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By Chris Porter, MD
Pediatric Hematologist/Oncologist
Aflac Cancer & Blood Disorders Center of Children’s Healthcare of Atlanta

 

Researchers have learned a great deal about how the human immune system can function as physiologic superheroes – able to prevent and cure diseases, including cancer. Like particularly cunning comic book villains, some cancers devise intricate plans to weaken their superhero foes – think kryptonite to Superman. In our lab, we have been investigating how blood cancer cells evade the immune system and have discovered that the cancer cells use a molecular kryptonite, called Siglec15, to weaken the immune cells. Fortunately, there may be ways to shield our immune cells and new ways to strengthen them, which we are actively pursuing every day.

Cancers derived from blood cells, including leukemia and lymphoma, are the most common cancers in children. Thanks to research, cure rates are better than ever. But cancer remains the leading cause of illness-related death in children. Thus, there is a need for better therapies, and understanding how cancer cells behave is critical to developing better medicines.

Dr. Chris Porter

A couple of years ago, our lab found that leukemia cells depend on a protein called calcineurin to evade immune cells. In the cell, calcineurin helps control the expression of a number of other proteins. One of the proteins that calcineurin controls is a signaling molecule, IL-12. This molecule is a member of a family of signaling proteins called cytokines. Researchers have known for a long time that IL-12 very strongly stimulates immune cells to kill cancer cells. However, IL-12 has not been an effective therapy, in part because it can cause several side effects. To get around this problem, we are collaborating with scientists at Emory University and the Georgia Institute of Technology. Together we hope to develop a nanomedicine to deliver IL-12 exactly to where it needs to be, where immune cells interact with cancer cells. This will effectively give additional super-powers to help the immune cells eliminate the cancer cells.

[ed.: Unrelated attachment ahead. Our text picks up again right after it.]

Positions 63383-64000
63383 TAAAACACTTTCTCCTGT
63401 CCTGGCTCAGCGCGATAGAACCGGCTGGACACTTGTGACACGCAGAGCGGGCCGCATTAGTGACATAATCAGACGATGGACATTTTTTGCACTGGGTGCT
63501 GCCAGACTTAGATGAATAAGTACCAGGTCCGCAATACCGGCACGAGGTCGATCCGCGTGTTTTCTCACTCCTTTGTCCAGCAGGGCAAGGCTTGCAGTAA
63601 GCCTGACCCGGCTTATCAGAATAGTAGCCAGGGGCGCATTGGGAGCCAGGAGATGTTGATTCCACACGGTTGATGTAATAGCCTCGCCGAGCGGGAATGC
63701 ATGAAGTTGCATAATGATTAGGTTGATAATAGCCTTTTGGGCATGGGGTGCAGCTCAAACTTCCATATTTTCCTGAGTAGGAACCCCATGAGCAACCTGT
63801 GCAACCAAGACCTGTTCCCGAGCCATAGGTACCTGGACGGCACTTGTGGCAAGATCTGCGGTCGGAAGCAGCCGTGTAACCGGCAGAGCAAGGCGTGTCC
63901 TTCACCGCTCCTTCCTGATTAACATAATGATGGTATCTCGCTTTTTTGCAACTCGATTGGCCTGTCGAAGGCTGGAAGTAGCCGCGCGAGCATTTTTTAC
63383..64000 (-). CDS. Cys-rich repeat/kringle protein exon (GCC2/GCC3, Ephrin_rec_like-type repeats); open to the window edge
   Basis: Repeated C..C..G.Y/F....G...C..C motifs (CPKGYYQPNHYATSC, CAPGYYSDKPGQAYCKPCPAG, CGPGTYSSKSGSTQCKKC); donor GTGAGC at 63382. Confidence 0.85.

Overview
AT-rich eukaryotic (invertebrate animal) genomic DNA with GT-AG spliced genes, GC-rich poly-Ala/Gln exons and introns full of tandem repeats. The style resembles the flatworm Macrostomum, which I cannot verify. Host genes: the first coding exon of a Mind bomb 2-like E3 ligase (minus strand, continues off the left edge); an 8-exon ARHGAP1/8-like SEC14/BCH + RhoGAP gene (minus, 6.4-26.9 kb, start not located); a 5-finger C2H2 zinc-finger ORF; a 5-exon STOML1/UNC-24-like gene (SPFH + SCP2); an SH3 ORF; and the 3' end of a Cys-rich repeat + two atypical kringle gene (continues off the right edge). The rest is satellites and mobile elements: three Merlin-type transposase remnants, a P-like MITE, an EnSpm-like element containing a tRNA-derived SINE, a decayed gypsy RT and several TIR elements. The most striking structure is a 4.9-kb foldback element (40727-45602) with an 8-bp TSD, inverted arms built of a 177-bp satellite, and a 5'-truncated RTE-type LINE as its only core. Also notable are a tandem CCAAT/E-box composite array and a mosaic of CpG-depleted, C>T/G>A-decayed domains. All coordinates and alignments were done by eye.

In addition, we found that calcineurin controls the expression of Siglec15, a protein of which not much is known. Leukemia and lymphoma cells seem to make a lot of Siglec15, which we know can inhibit immune cells. In fact, children with leukemia have much higher levels of Siglec15 in their blood than healthy individuals. Now we are trying to understand how the leukemia and lymphoma cells make it and how it inhibits the immune cells. In addition, we are working with a drug company that makes a medicine that can block Siglec15, which could act as a forcefield for the immune cells.

Thus, with funding from CURE, we are making great strides in figuring out ways to strengthen and protect immune cells, which should let these superheroes destroy the villainous cancer cells.

 

 

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